| Medium   | Non-root containers                    |        1         |         0          |       1       |     100%     |
    | Low      | Configured readiness probe             |        1         |         0          |       1       |     100%     |
    | Low      | Immutable container filesystem         |        1         |         0          |       1       |     100%     |
    | Low      | K8s common labels usage                |        1         |         0          |       1       |     100%     |
    | Low      | Label usage for resources              |        1         |         0          |       1       |     100%     |
    | Low      | Resource policies                      |        1         |         0          |       1       |     100%     |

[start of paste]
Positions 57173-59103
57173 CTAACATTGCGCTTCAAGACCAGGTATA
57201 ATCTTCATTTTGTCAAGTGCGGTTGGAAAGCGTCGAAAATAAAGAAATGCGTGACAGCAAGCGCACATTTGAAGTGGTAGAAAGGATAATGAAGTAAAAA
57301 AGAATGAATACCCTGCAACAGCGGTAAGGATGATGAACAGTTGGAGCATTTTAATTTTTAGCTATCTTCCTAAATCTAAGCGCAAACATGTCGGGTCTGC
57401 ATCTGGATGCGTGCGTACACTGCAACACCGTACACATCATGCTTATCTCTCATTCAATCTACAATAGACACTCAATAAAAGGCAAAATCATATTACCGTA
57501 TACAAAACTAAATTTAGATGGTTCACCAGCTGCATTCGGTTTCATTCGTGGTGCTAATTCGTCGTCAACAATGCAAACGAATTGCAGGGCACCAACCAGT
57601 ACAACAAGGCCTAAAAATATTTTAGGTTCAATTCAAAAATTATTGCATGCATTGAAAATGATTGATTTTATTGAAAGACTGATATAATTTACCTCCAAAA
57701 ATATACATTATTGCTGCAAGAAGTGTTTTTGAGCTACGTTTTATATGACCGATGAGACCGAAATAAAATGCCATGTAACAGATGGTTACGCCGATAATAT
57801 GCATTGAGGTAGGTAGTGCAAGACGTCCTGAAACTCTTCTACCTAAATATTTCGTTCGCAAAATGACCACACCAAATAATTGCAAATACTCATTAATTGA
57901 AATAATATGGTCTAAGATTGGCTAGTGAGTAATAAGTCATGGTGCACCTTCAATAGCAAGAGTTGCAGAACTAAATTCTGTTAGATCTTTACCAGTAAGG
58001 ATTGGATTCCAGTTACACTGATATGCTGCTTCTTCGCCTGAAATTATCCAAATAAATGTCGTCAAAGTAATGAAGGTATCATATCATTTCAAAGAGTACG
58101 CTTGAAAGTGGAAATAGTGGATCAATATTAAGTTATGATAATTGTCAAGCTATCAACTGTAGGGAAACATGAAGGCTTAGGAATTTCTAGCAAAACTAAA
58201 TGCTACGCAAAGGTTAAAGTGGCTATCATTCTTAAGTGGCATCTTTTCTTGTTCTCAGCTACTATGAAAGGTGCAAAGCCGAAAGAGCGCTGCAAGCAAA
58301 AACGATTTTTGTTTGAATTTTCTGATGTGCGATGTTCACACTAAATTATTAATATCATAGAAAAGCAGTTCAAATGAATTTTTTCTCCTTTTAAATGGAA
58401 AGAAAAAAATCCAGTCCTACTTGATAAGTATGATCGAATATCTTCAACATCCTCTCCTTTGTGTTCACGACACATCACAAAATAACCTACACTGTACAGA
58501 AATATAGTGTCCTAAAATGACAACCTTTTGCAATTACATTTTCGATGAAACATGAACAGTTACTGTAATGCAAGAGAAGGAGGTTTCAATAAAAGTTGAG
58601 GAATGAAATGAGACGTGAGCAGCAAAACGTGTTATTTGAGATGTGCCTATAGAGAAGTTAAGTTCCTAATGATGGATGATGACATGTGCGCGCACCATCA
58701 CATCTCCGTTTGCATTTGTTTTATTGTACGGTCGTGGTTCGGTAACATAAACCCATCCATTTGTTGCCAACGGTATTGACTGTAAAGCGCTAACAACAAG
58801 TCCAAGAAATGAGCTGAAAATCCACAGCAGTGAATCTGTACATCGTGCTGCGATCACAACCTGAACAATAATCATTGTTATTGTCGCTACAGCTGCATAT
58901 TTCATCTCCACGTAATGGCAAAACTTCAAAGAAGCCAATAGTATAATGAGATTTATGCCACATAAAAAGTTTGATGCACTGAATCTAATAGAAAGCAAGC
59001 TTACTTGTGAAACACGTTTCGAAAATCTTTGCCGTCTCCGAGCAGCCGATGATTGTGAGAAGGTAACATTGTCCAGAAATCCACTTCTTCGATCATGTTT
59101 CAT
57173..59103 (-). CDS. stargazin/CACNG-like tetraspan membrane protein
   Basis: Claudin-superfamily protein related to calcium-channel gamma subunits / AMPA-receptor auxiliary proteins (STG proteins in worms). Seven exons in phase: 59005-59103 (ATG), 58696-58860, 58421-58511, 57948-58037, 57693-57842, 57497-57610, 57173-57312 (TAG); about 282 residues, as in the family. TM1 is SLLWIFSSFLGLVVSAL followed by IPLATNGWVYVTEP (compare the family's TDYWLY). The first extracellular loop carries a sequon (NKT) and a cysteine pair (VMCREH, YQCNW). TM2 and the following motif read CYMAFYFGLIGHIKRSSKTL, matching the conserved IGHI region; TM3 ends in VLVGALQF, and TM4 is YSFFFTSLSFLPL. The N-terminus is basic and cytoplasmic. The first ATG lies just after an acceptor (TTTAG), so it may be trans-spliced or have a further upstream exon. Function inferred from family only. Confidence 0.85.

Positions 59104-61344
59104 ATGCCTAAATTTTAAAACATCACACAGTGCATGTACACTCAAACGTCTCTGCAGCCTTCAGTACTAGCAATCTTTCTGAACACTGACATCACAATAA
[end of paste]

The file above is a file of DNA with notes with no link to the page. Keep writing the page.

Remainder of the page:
+----------+----------------------------------------+------------------+--------------------+---------------+--------------+
    |          |            RESOURCE SUMMARY            |        1         |         0          |       1       |    40.27%    |
    +----------+----------------------------------------+------------------+--------------------+---------------+--------------+
    FRAMEWORKS: MITRE (risk: 0.00), AllControls (risk: 40.27), ArmoBest (risk: 36.73), DevOpsBest (risk: 63.16), NSA (risk: 36.99)

    Without selecting a specific framework, Kubescape evaluates all the controls. You can limit the scan to a specific framework by adding framework <framework-name>. For example: